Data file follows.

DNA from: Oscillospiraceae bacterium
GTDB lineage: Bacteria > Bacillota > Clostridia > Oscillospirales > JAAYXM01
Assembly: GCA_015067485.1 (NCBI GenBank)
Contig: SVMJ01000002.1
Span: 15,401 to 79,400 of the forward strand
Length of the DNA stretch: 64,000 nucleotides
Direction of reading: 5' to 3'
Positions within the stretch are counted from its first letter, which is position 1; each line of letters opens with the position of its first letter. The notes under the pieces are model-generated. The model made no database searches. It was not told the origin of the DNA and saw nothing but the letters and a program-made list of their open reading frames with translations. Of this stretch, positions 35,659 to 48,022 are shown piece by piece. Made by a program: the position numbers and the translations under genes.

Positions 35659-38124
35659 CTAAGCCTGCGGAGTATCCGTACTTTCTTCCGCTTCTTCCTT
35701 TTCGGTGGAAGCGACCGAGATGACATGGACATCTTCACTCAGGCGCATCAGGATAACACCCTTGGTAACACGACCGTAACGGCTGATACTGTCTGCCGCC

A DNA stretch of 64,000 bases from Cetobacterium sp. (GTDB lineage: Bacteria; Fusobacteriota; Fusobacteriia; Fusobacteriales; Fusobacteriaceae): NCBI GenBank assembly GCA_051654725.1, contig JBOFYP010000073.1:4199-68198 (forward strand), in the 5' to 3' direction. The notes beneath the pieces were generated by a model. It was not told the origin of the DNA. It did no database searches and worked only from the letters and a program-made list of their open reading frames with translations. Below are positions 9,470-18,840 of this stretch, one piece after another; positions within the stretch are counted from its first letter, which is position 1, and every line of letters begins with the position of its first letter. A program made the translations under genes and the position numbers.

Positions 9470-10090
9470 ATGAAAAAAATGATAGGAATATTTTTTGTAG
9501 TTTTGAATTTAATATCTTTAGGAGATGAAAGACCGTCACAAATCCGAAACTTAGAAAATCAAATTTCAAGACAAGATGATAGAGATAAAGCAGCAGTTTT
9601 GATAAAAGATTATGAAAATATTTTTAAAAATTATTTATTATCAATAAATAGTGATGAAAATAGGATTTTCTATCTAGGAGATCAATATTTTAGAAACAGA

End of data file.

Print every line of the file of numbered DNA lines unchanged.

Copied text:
DNA from: Oscillospiraceae bacterium
GTDB lineage: Bacteria > Bacillota > Clostridia > Oscillospirales > JAAYXM01
Assembly: GCA_015067485.1 (NCBI GenBank)
Contig: SVMJ01000002.1
Span: 15,401 to 79,400 of the forward strand
Length of the DNA stretch: 64,000 nucleotides
Direction of reading: 5' to 3'
Positions within the stretch are counted from its first letter, which is position 1; each line of letters opens with the position of its first letter. The notes under the pieces are model-generated. The model made no database searches. It was not told the origin of the DNA and saw nothing but the letters and a program-made list of their open reading frames with translations. Of this stretch, positions 35,659 to 48,022 are shown piece by piece. Made by a program: the position numbers and the translations under genes.

Positions 35659-38124
35659 CTAAGCCTGCGGAGTATCCGTACTTTCTTCCGCTTCTTCCTT
35701 TTCGGTGGAAGCGACCGAGATGACATGGACATCTTCACTCAGGCGCATCAGGATAACACCCTTGGTAACACGACCGTAACGGCTGATACTGTCTGCCGCC

A DNA stretch of 64,000 bases from Cetobacterium sp. (GTDB lineage: Bacteria; Fusobacteriota; Fusobacteriia; Fusobacteriales; Fusobacteriaceae): NCBI GenBank assembly GCA_051654725.1, contig JBOFYP010000073.1:4199-68198 (forward strand), in the 5' to 3' direction. The notes beneath the pieces were generated by a model. It was not told the origin of the DNA. It did no database searches and worked only from the letters and a program-made list of their open reading frames with translations. Below are positions 9,470-18,840 of this stretch, one piece after another; positions within the stretch are counted from its first letter, which is position 1, and every line of letters begins with the position of its first letter. A program made the translations under genes and the position numbers.

Positions 9470-10090
9470 ATGAAAAAAATGATAGGAATATTTTTTGTAG
9501 TTTTGAATTTAATATCTTTAGGAGATGAAAGACCGTCACAAATCCGAAACTTAGAAAATCAAATTTCAAGACAAGATGATAGAGATAAAGCAGCAGTTTT
9601 GATAAAAGATTATGAAAATATTTTTAAAAATTATTTATTATCAATAAATAGTGATGAAAATAGGATTTTCTATCTAGGAGATCAATATTTTAGAAACAGA